On the grassland, we keep a beef suckler herd; a herd of beef cows who all have a calf a year. Their calves are weaned from them at around 9 months old, then sold at a year old to other farms in the area, to be later finished for beef.
The cattle graze in the fields from April to November, and we make silage and hay from any surplus grass, for them to eat when they move into the cattle sheds during the long, soggy, Winter months. You can find out more about silage and hay in the Farm Dictionary or in this blog post all about forage.
Most of our cows are a large, deep red, maternal breed which is native to the UK, called Lincoln Reds; affectionately named “The Red Elephants” around here. Many are also named with a name which suits their personality or appearance, like “Scruffy”. We also have a bit of a mixture of other breeds though- variety is the spice of life, after all!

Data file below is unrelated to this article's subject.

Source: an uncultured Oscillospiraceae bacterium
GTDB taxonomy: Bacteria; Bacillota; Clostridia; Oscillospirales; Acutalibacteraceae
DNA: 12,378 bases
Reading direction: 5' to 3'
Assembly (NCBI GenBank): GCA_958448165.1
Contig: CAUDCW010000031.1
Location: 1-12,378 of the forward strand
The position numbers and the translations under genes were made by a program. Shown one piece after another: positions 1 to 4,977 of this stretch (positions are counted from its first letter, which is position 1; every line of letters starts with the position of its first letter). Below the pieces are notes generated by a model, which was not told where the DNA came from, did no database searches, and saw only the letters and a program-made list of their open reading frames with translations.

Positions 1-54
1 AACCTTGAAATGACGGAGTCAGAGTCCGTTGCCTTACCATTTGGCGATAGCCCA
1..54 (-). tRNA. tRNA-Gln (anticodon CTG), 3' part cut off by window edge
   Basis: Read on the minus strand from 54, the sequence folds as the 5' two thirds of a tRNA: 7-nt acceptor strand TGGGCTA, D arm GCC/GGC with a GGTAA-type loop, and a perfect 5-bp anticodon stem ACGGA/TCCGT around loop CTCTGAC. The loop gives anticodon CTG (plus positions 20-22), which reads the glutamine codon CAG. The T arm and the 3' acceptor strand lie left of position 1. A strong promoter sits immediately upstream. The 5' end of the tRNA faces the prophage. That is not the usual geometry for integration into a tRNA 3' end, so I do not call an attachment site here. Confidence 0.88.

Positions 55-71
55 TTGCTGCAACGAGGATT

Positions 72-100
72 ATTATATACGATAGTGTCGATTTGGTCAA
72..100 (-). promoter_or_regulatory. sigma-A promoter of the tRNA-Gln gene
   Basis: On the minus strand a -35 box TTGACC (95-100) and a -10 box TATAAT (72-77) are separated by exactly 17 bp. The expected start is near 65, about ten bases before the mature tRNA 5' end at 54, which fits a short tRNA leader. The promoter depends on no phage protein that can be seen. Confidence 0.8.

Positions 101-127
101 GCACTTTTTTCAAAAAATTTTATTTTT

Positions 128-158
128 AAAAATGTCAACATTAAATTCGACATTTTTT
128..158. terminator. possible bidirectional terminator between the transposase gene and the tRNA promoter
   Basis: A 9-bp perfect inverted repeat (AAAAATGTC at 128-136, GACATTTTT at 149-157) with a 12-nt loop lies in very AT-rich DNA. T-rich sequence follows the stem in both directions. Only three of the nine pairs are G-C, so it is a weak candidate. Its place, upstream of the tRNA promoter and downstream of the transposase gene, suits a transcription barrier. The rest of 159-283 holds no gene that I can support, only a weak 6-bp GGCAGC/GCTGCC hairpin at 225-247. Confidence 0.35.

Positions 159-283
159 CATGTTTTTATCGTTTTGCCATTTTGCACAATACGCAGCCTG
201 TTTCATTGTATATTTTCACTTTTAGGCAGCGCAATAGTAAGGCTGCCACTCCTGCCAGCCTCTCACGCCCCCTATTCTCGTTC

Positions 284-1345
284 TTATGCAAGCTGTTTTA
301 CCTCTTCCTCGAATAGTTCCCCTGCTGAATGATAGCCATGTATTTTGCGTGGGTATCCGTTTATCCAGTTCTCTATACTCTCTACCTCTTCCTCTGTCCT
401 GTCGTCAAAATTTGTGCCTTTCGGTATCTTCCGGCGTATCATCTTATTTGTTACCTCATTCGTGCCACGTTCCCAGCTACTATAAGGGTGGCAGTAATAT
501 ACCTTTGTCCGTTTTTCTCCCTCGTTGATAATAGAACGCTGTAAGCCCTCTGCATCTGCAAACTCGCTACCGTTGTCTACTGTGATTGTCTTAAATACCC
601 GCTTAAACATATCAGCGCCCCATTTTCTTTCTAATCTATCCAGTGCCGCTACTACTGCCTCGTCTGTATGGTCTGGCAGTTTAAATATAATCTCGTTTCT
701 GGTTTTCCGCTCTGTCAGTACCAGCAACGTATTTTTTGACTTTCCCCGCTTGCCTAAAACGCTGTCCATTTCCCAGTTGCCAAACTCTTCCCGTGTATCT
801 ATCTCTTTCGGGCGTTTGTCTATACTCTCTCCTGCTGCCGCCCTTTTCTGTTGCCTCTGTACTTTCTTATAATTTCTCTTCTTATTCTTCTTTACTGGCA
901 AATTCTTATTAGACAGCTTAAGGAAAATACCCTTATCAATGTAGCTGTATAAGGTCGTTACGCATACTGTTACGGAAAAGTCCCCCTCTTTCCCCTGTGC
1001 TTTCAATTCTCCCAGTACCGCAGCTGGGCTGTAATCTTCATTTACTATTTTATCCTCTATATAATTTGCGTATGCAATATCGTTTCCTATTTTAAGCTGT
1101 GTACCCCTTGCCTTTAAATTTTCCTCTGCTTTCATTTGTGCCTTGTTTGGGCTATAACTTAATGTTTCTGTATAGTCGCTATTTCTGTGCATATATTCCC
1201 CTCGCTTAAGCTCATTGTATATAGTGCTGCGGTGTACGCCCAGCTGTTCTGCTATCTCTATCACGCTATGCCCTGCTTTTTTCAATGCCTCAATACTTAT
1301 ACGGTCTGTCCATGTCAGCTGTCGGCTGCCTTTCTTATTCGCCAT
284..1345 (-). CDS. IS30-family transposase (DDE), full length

Our bull, Basil, is a French breed, called a Bazadaise. He’s quite a striking sight with a silver grey body, turning to black on his shoulders and rump. The Bazadaise is a breed with lots of shape and muscle, which only develops once the calf is born, making them famed for their calves that usually slip out easily, so we can be as hands-off as possible at calving time and leave the cows to do their jobs (whilst always watching them on the cctv, it’s like big brother!).
THE ARABLE LAND
As well as Farmers, my family are Agricultural Contractors, carrying out operations on customers’ crops throughout the year, but we also have some arable land of our own.
Each year, the crops we grow change as we rotate them through the fields, but some you may find here are…
- Wheat & Barley, for animal feed- most of our wheat usually ends up in dog food
- Oilseed rape, for rapeseed oil production
- Oats, for milling for your porridge, or if they don’t make the grade, they’ll be animal feed
- Linseed, for flax oil production
- Fodder beet (similar to swedes), to feed to our cows